Saturday, April 12, 2014

Less Than Desired

I just saw another one of those "Eat this and never diet again" posts. They are like a seductive voice tempting people to just believe their lies, and their dreams will come true. Here's how it really works. If you're not the weight you want to be, then you need to eat less and exercise more--preferably weight lifting and resistance exercises that build muscles which burn more calories up to maintain than fat does. Then when you are down to the weight you want to be, you step on the freaking bathroom scale every morning. If it shows you are over your ideal weight by even half a pound, you eat less than day. If you find you are eating less than you want nearly every day, you have it about right.

Saturday, March 22, 2014

Mind Snatchers?

Dave Coverly has a comic--sorry, I can't copy it--of a mother and two kids. The mother says, "When I was your age, I had to write in a style called 'cursive'." The two kids standing before her text messages to each other. The boy's text reads: WTH is mom saying? The girl texts back: IDK.

This comic strikes terror in my teacher's heart on so many levels I can hardly type fast enough.

First of all, my grandmother was a penmanship teacher. Cursive writing was her specialty. She lived to be ninety-six, and her handwriting was as beautiful at the end as you can imagine. Even strokes, lovely curves, not a wobble or hesitation in any letter. It was a work of art--something that is going to be lost, if not already, in the next decade--maybe forever. Even when people do not express themselves well in words, their penmanship can demand respect. Words are precious. A beautiful hand shows how each word is labored over.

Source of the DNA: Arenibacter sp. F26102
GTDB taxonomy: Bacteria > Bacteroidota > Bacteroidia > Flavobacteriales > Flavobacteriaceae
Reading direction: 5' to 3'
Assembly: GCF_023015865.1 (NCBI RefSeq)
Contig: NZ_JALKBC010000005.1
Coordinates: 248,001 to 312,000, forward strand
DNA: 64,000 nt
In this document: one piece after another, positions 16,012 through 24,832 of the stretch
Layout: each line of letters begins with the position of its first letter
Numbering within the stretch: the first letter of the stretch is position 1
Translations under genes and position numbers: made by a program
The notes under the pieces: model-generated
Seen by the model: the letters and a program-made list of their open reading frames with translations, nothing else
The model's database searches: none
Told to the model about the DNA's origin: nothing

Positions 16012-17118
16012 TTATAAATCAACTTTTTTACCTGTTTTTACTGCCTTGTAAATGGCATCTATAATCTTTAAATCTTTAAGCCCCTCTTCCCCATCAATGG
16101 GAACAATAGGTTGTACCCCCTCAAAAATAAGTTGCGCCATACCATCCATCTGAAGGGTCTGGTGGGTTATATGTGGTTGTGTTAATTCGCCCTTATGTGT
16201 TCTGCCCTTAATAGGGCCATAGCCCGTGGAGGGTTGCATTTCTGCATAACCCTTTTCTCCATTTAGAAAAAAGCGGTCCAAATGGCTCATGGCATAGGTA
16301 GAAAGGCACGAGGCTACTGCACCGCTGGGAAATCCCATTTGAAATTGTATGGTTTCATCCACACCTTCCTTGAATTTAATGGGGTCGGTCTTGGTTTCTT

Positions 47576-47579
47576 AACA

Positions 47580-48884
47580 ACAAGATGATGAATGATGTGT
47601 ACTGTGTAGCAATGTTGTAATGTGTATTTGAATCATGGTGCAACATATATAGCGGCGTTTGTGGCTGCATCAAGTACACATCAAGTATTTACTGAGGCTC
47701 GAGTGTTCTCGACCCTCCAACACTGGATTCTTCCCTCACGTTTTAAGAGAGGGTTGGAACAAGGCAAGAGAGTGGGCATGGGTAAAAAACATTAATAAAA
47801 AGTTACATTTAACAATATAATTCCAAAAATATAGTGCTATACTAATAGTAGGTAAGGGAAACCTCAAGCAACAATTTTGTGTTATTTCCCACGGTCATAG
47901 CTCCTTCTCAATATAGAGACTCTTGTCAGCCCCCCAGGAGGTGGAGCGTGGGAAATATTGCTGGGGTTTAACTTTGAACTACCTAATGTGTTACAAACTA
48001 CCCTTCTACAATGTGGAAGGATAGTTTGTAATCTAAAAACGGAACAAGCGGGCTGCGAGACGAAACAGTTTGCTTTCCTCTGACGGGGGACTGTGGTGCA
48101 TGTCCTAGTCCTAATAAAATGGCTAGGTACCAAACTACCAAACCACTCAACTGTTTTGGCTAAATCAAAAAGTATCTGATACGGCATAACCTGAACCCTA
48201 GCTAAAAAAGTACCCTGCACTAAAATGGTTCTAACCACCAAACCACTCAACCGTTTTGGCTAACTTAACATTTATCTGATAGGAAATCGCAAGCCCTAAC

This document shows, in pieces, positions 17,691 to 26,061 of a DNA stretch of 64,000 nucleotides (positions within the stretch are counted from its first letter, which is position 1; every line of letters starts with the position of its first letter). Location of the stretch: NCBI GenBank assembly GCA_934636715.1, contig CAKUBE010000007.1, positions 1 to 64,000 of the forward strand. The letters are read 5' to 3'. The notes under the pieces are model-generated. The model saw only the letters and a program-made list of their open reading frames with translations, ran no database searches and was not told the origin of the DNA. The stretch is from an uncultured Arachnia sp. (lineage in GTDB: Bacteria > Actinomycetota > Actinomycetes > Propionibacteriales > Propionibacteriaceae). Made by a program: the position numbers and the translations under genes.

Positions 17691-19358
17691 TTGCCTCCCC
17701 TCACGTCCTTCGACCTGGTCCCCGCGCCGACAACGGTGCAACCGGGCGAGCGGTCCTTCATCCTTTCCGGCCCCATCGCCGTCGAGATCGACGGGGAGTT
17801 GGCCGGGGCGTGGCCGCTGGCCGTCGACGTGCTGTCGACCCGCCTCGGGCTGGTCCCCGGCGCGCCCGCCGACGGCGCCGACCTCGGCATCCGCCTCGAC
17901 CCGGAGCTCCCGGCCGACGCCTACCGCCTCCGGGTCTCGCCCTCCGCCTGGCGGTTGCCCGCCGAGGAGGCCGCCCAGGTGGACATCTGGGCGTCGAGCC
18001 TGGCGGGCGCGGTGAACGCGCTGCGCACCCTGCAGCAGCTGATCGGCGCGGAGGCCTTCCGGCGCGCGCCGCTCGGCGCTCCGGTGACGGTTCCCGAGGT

Let's look at the male dumbhead in the comic next. He is so slovenly, that he expects his reader to know what he means by WTH. Sure, we can guess quickly enough, and some of these acronyms, BTW, are so well-known that they hardly need a second thought. But then again, what the heck/hell is a writer doing making his readers guess at his meaning! Wash ten hippos. Welcome thy highness. Where's the happiness? Wish to hiccup. Why try, hothead?

His sister is even worse. She can only manage the first letter of each word she wants to say, and she can't spell, so the reader is even more challenged.

Beyond these first reactions come deeper ones. They are in the same room, but they are not conversing. Texting is not conversation, it is flash messages. They don't respond to their mother. They don't even look at her or each other. They are incapable of any communication that is harder than a twitch of their fingers. They are conversational couch potatoes.

Their communication style, which is anemic, is nothing to their lack of cerebral activity. They are almost intellectually dead. They don't know what "cursive" is. They don't have enough curiosity to ask their mother to explain herself. They don't even have the intelligence to figure out that she is the one they should ask the question to. The boy at least has listened to his mother's statement enough to arouse some uneasiness, but the sister is a rock.

I hear statistics of how much time people are spending on these handheld weapons of mass social destruction. It is frightening. Will they get over the fad and reenter real human interaction? It is too soon to say, but it feels like an invasion of the mind snatchers?